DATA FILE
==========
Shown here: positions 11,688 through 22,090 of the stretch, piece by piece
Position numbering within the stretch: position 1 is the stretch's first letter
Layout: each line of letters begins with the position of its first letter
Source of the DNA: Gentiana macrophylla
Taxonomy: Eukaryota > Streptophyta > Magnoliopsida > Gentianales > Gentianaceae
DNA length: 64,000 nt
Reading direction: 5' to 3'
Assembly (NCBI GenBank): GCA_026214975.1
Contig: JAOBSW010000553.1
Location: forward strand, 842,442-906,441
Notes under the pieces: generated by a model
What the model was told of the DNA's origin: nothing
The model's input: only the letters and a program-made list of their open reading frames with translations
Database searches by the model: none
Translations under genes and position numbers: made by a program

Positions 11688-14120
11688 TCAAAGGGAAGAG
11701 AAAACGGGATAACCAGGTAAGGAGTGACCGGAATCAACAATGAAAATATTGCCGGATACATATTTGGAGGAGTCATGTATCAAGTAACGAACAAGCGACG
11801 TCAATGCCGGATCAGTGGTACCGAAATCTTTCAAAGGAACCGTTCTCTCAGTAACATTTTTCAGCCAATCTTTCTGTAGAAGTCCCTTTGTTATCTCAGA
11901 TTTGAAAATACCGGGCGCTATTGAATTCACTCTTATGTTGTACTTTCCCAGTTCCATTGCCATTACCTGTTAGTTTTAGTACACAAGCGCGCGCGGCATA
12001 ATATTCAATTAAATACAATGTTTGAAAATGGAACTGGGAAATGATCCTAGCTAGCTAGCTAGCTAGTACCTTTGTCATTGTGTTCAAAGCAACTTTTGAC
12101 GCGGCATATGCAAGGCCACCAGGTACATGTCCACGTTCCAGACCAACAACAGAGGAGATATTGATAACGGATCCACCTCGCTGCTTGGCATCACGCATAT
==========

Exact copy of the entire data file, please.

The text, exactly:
Shown here: positions 11,688 through 22,090 of the stretch, piece by piece
Position numbering within the stretch: position 1 is the stretch's first letter
Layout: each line of letters begins with the position of its first letter
Source of the DNA: Gentiana macrophylla
Taxonomy: Eukaryota > Streptophyta > Magnoliopsida > Gentianales > Gentianaceae
DNA length: 64,000 nt
Reading direction: 5' to 3'
Assembly (NCBI GenBank): GCA_026214975.1
Contig: JAOBSW010000553.1
Location: forward strand, 842,442-906,441
Notes under the pieces: generated by a model
What the model was told of the DNA's origin: nothing
The model's input: only the letters and a program-made list of their open reading frames with translations
Database searches by the model: none
Translations under genes and position numbers: made by a program

Positions 11688-14120
11688 TCAAAGGGAAGAG
11701 AAAACGGGATAACCAGGTAAGGAGTGACCGGAATCAACAATGAAAATATTGCCGGATACATATTTGGAGGAGTCATGTATCAAGTAACGAACAAGCGACG
11801 TCAATGCCGGATCAGTGGTACCGAAATCTTTCAAAGGAACCGTTCTCTCAGTAACATTTTTCAGCCAATCTTTCTGTAGAAGTCCCTTTGTTATCTCAGA
11901 TTTGAAAATACCGGGCGCTATTGAATTCACTCTTATGTTGTACTTTCCCAGTTCCATTGCCATTACCTGTTAGTTTTAGTACACAAGCGCGCGCGGCATA
12001 ATATTCAATTAAATACAATGTTTGAAAATGGAACTGGGAAATGATCCTAGCTAGCTAGCTAGCTAGTACCTTTGTCATTGTGTTCAAAGCAACTTTTGAC
12101 GCGGCATATGCAAGGCCACCAGGTACATGTCCACGTTCCAGACCAACAACAGAGGAGATATTGATAACGGATCCACCTCGCTGCTTGGCATCACGCATAT